Book Review “48 Laws of Power” by Robert Greene

There are many definitions on power, depending from whom and for what purpose it is used. I’ll focus on power as the ability to control and influence others, because I believe that this is the power everyone wants to have silently or out-loudly. I believe that asking for power is very essentially human, but one must not forget that power is like drug: the more you get the more you will want to have.


Greene wrote the 48 Laws of Power on 1998 and since then only in America it has sold more than 1,2 million copies and the book was translated in 24 languages so far. It has incredible historic examples that portray man’s journey through history. With many illustrated stories and anecdotes from Chinese warlords, Roman and Italian powerful-leaders, American conmen, French stories and more the book is similar to Machiavelli’s ‘The prince’. Although the book did not escape from harsh criticism the book is worth reading. The book for me was shockingly frank. The truth is not always beautiful so inside the book you will feel the impolite and vulgar tone of writing, that’s why many people call it shameful and unethical but honestly I believe this is the world we live it, we are part of this world and it’s up to us if we want to go with the wind, stand and watch or fight against it.

Mastering the game of power requires knowledge, experience and lots of practice, and as such it takes lots of time and effort. One of the main rules in the game is emotional intelligence, this is the greater barrier to power, but once you master it, it becomes you strongest army.

I really suggest you to read the book, if not for ‘gaining’ power and using it against other, than at least for being aware of ways that people use to manipulate you. Most of the laws covered in this book can be used for great evil of for great good. It depends to you as a reader, but as Johann von Goethe implied those you say they have never used any of these laws are either being hypocritical or lying. But if you didn’t read the book I truly suggest you to take some time and read it, you will be amaze by the “reality”. Put your favorite passages somewhere when you can them every day and use them, because if you don’t some else will play the game on you.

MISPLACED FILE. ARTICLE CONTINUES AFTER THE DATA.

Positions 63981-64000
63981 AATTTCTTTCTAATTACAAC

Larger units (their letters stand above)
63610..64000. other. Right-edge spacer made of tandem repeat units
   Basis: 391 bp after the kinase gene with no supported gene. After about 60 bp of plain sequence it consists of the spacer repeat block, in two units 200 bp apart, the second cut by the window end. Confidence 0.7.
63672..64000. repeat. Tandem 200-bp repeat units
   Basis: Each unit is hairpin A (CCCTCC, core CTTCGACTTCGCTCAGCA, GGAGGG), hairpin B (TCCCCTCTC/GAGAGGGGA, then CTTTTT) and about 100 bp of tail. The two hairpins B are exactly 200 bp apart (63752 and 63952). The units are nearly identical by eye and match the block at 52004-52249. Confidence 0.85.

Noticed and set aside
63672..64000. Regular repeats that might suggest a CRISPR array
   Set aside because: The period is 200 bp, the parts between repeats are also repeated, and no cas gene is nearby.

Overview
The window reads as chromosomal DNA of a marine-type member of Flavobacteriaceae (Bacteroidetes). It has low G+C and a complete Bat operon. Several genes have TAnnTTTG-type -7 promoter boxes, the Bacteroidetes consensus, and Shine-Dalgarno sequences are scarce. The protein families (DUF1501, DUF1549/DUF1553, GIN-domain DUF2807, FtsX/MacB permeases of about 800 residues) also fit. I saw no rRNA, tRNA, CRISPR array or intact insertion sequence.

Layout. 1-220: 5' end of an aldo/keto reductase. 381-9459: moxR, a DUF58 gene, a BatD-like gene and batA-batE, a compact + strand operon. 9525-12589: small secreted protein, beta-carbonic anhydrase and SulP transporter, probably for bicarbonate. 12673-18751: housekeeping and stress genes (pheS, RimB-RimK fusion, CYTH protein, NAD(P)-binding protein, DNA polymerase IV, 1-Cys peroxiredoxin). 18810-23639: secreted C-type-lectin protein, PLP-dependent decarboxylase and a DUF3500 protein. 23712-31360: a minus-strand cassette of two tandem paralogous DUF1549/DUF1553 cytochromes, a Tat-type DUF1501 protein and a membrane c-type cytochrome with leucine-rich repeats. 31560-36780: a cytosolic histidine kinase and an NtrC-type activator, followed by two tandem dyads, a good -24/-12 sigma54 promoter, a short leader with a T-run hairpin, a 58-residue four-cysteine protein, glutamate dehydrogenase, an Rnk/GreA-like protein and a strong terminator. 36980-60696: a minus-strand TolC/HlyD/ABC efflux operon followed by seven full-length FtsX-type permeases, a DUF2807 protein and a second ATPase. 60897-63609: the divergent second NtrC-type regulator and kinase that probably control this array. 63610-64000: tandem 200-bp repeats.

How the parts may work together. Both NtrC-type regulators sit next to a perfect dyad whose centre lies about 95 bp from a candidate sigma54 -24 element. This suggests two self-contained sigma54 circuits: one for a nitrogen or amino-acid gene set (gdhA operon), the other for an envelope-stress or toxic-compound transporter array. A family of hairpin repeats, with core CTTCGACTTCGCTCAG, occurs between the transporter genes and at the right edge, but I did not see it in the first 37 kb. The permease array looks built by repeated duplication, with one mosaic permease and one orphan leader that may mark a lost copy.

For your information the books has 48 chapters, respectively one chapter explain per law. For you easy reference, here’s the list of 48 laws on power:

  1. Never outshine the master
  2. Never put too much trust in friends, learn how to use enemies
  3. Conceal your intentions
  4. Always say less than necessary
  5. So much depends on reputation – guard it with your life
  6. Court attention at all cost
  7. Get others to do the work for you, but always take the credit
  8. Make other people come to use – use bait if necessary
  9. Win thru your actions, near thru argument
  10. Infection: Avoid the unhappy and unlucky
  11. Learn to keep people dependent on you
  12. Use selective honesty and generosity to disarm your victim
  13. When asking for help, appeal to people’s self-interest, never to their mercy or gratitude
  14. Pose as a friend, work as a spy
  15. Crush your enemy totally
  16. Use absence to increase respect and honor
  17. Keep others in suspended terror: cultivate an air of unpredictability
  18. Do not build fortresses to protect yourself – isolation is dangerous
  19. Know who you are dealing with – do not offend the wrong person
  20. Do not commit to anyone
  21. Play a sucker to catch a sucker – seem dumber than your mark
  22. Use the surrender tactic: transform weakness into power
  23. Concentrate your forces
  24. Play the perfect courtier
  25. Re-create yourself
  26. Keep your hands clean
  27. Play on people’s need to believe to create cultlike following
  28. Enter action with boldness
  29. Plan all the way to the end
  30. Make your accomplishments seem effortless
  31. Control the options: get others to play with the cards you deal
  32. Play to people’s fantasies
  33. Discover each man’s thumbscrew
  34. Be royal in your own fashion; act like a king to be treated like one
  35. Master the art of timing
  36. Disdain things you cannot have: ignoring them is the best revenge
  37. Create compelling spectacles
  38. Think as you like but behave like others
  39. Stir up waters to catch fish
  40. Despise the free lunch
  41. Avoid stepping into a great man’s shoes
  42. Strike the shepherd and the sheep with scatter
  43. Work on the hearts and minds of others
  44. Disarm and infuriate with the mirror effect
  45. Preach the need for change, but never reform too much at once
  46. Never appear too perfect
  47. Do not go past the mark you aimed for: in victory, learn when to stop
  48. Assume formlessness

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